By Marc Kristal
The selection of December 4, 2012 for the inauguration of the new $150-million-Euro, 28,000-square-metre annex of the Louvre, set on a fifty-acre former mine yard in the city of Lens (in France’s northern Pas-de-Calais département), wasn’t accidental: it is the feast day of the Great Martyr Barbara, patron saint of miners – and, given the hopes that have been hung on the museum, designed by the Pritzker Prize-winning Japanese office SANAA (in association with the American firm Imrey Culbert), as a catalyst for the resurrection of post-industrial Lens, the saint’s intervention would be, as it were, a blessing. It’s perhaps useful as well that Barbara also watches over artillery gunners, military engineers, and other professions involving high explosives, as the revival of the region’s fortunes has long been a somewhat volatile challenge – in the words of the UK-born Diana Hounslow, director of Pas-de-Calais Tourisme, “the one hot potato everyone chucked to each other – we just didn’t know, within tourism, what to do with the old mining area.”
That the Louvre has been called upon to carry a lot of freight, in a variety of ways, is indisputable. The good news is that it seems poised to do so successfully – on its own, as a public institution and a work of architecture, and in the context of a larger vision.
Lens’ situation is evident in what was, prior to the Louvre, the city’s principal tourist attraction: a pair of pyramid-shaped slag heaps, the largest in Europe (and a UNESCO World Heritage site). A major industrial city following the mid-nineteenth century, when coal was discovered, it’s said that Lens suffered both from having the mines within its midst and then – and perhaps worse – from not having them (not to mention the depredations of two world wars). Hounslow describes what was, prior to the last pit’s closure in 1987, a classic company town: by fiat of Houillères du Bassin Nord-Pas-de Calais, babies were automatically baptized at birth – “in case they died before leaving the hospital,” she explains – after which townspeople received free schooling, medical care, housing, and of course employment, until the mining company (unable to compete with more economical, open-pit mines) began gradually shutting down operations in the 1970s.
“Only a very small percentage’ of colliers found new employment,” Hounslow says, in part because of denial bred by decades of dependency. “A lot of people actually believed the mines would come back,” she recalls. “And so they sat and waited it out and got social security benefits.”
Compounding the problem was not only a lack of alternative employment but an absence of job training. “When the Channel tunnel was being dug, 80 percent of the jobs were promised to people from this region,” Hounslow says. “But they just couldn’t find qualified workers.”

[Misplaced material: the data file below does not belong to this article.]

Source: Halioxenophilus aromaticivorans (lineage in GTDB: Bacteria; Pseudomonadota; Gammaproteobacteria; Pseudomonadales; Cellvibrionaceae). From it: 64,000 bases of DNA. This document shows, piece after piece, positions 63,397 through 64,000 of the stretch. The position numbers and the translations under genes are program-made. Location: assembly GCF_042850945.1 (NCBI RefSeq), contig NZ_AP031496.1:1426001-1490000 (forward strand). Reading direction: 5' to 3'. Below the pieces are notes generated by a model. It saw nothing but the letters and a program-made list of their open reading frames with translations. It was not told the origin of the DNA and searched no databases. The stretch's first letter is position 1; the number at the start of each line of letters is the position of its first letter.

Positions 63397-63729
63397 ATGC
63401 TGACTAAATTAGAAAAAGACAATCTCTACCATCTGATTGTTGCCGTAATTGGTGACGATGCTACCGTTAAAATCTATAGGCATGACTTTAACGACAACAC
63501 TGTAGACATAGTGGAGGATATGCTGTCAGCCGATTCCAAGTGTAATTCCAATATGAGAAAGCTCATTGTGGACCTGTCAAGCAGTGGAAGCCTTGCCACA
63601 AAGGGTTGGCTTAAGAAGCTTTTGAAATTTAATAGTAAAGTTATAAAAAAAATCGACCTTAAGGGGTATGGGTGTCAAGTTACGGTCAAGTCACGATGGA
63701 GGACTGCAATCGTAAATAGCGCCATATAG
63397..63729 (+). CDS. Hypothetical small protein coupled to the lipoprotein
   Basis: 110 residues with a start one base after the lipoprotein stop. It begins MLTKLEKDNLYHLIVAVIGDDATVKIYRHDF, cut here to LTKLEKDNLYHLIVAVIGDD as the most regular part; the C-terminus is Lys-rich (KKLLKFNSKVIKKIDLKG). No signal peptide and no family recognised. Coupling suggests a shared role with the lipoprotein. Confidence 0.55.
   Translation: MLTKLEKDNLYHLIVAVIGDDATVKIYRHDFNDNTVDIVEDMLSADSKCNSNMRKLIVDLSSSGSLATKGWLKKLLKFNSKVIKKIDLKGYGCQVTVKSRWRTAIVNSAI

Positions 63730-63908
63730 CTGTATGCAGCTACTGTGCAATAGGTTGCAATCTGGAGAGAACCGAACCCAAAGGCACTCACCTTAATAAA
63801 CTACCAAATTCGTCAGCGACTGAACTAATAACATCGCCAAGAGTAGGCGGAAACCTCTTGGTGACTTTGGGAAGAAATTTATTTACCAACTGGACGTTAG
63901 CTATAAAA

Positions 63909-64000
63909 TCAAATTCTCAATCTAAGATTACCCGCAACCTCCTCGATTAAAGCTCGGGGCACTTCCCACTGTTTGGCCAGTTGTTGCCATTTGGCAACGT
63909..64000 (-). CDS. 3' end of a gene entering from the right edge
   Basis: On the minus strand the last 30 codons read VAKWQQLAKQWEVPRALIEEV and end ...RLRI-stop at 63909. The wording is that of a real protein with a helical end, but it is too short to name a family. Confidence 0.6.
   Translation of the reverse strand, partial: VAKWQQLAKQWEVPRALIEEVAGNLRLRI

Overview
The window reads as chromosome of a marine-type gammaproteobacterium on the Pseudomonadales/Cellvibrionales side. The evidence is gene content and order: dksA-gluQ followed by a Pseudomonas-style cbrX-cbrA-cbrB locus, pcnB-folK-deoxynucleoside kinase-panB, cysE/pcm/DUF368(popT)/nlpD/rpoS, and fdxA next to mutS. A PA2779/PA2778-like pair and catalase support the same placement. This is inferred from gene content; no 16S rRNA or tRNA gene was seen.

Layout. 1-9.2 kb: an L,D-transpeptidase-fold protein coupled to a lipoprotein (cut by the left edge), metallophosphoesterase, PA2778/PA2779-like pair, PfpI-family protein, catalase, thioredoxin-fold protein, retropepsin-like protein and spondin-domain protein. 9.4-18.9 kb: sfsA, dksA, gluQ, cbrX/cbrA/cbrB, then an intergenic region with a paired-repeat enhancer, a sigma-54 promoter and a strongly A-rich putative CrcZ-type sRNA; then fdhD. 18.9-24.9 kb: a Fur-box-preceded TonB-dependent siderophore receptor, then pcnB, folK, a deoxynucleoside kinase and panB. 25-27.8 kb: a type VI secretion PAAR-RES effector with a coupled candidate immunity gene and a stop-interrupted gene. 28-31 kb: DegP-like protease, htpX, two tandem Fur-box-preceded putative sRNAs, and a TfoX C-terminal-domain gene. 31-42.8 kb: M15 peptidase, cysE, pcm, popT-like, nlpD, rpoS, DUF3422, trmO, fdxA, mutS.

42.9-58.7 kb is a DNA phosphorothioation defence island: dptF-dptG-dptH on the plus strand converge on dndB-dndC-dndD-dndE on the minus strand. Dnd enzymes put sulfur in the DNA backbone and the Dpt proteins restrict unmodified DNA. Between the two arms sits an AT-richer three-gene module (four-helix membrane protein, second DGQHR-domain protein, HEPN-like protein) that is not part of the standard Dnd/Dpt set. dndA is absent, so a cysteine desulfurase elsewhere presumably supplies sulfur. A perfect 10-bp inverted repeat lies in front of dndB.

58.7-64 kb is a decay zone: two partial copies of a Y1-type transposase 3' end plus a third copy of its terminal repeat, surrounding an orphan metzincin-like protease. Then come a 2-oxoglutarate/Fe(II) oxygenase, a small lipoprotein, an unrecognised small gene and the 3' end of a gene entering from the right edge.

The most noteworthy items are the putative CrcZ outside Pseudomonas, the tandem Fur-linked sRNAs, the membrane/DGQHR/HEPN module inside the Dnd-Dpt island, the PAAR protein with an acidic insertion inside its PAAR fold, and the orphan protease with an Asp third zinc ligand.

Nor was there much inclination to strike out for greener pastures. ‘
“In France, people are very family-minded, and stick to their original region,” she notes. “So they wouldn’t move, and it just became a stalemate, really – people receiving benefits generation after generation, out of work, and with nothing to offer them.”
As an antidote, both the Pas-de-Calais governing council and that of Nord, the neighboring département, “have been working since the seventies to encourage people into education, sport and culture,” Hounslow says – so when the prospect of a new Louvre was floated about six years ago, the chairman of the regional council sought out Henri Loyrette, the museum’s director, and proposed Lens as the location. Loyrette embraced the idea, and actively lobbied for Lens over other cities throughout France – seeing it, not only as a chance to help invigorate a struggling area, but for the museum, as Loyrette put it at a pre-opening press conference, “to rethink its mission;” to both extend the nation’s great wealth of art and culture beyond Paris, and experiment with new ways of presenting the Louvre’s incomparable collection.
To create what Louvre-Lens director Xavier Dectot calls “a museum with a human face” – one dedicated to making the public in general, and the people of Lens in particular, feel welcome and at home – the new institution would incorporate, in Dectot’s words, “new forms of mediation,” including multi- and new-media technologies, and also encourage a greater appreciation of the Louvre’s inner life with transparent, on-view storage rooms and restoration studios. As well, while the ‘mother ship’ in Paris displays its vast collection in discrete galleries organized by department, school and technique, the new venue presented an opportunity to bring typically separated artworks together in provocative, mutually amplifying presentations. (There was also, for the museum, a financial incentive: in exchange for creating a Guggenheim Bilbao-style tourist magnet, 80 percent of the project would be funded by local and regional authorities.) As Daniel Percheron, president of the Regional Nord-Pas-de-Calais Council, put it at the press conference, ‘The Louvre is a chance for Lens, and Lens is a chance for the Louvre.’